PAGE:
The Separation Fence Comes to Ramot, Part 2
By Mendel Weinberger
The separation fence in the Jerusalem neighborhood of Ramot is well on its way to completion. However there are still a few gaps where it is possible to slip through and enjoy the peaceful silence of the wadi. A few weeks ago I decided to go for a walk on Shabbat afternoon, not my usual time for walks outside the fence. It was cloudy, a little cool, and felt like rain was on its way. But I felt I needed a break so I took the chance of getting wet. As I started down the dirt path I thought to myself, why not try a new place. So instead of turning left and climbing up the hill, I went right, down into the olive orchard. I figured the chances of meeting anyone there was fairly small, so when I spied an inviting looking olive tree I turned off the path and sat down under it on the grass. I started my usual meditation and was well into feeling very relaxed when I heard voices.
I opened my eyes and looked around. I didn't see anyone but from the sound of the men speaking I could tell they were close by. Then I heard the sound of a car moving towards me. I felt panicky and jumped up from my place. The sounds were coming from further down the path. I hid behind the tree and hoped they wouldn't see me. My heart was beating wildly and my imagination shifted into high gear. I imagined being captured by Arab youths who would torture me mercilessly before killing me. I pictured the search parties looking for my body, my children crying at my funeral, and my wife's angry remarks about how irresponsible I was for taking a chance with my life and leaving the family without a breadwinner. I kicked myself for turning right instead of left on my walk and prayed to G-d to make me invisible to whoever was out there.
When I heard the vehicle pull up opposite me I pushed myself up against the tree and didn't move a muscle. They were about 25 yards away. I heard two men speaking in Hebrew so I took off my hat and peaked out from behind the tree. What I saw caused me to breathe a sigh of relief. It was an IDF jeep on patrol. I thought of showing myself but on second thought decided against it. I didn't want to be questioned about what I was doing in the wadi and why I was hiding behind a tree. So I stayed where I was. After a minute the jeep continued on its way and I came out from my hiding place. I considered returning home but thought it unlikely the jeep would return any time soon. So I sat back down and continued my meditation where I left off. It took me a few minutes to calm down and I laughed to myself about all my macabre imaginations.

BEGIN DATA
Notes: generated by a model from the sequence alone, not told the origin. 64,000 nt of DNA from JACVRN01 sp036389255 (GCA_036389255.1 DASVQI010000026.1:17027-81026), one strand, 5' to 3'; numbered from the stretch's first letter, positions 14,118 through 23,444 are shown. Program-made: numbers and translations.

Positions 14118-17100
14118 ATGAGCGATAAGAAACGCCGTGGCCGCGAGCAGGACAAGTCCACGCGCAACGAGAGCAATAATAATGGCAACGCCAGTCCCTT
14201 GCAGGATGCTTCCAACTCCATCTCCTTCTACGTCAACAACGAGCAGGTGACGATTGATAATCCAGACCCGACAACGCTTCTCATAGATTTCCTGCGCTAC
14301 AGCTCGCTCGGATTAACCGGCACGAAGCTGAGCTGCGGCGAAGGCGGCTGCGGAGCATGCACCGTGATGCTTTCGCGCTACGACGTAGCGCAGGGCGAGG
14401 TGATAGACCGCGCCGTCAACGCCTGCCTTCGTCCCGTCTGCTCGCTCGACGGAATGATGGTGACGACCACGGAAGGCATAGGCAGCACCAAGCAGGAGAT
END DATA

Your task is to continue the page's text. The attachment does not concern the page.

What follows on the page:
A short time later the sound of the jeep again invaded my reveries. I instinctively jumped up pushing off from the ground with my hand and in the process felt the sharp pain of thorns piercing my palm. This time I had no reason to hide but because of an old fear and distrust of men in uniform I didn't want to deal with these Israeli soldiers. I figured I would repeat my previous performance and then go home. But this was not to be. This time when they stopped on the path opposite where I was hiding they saw me. I heard one of the soldiers call for me to come out from behind the tree. Okay, I thought to myself, the jig is up. Now I've got some explaining to do. I walked out from behind the olive tree and was greeted by an M-16 aimed at my head. The one holding the gun looked kind of nervous and I thought isn't this ironic. Here I was worrying about Arab terrorists and I might just be shot by a Jewish soldier. The second soldier did the talking.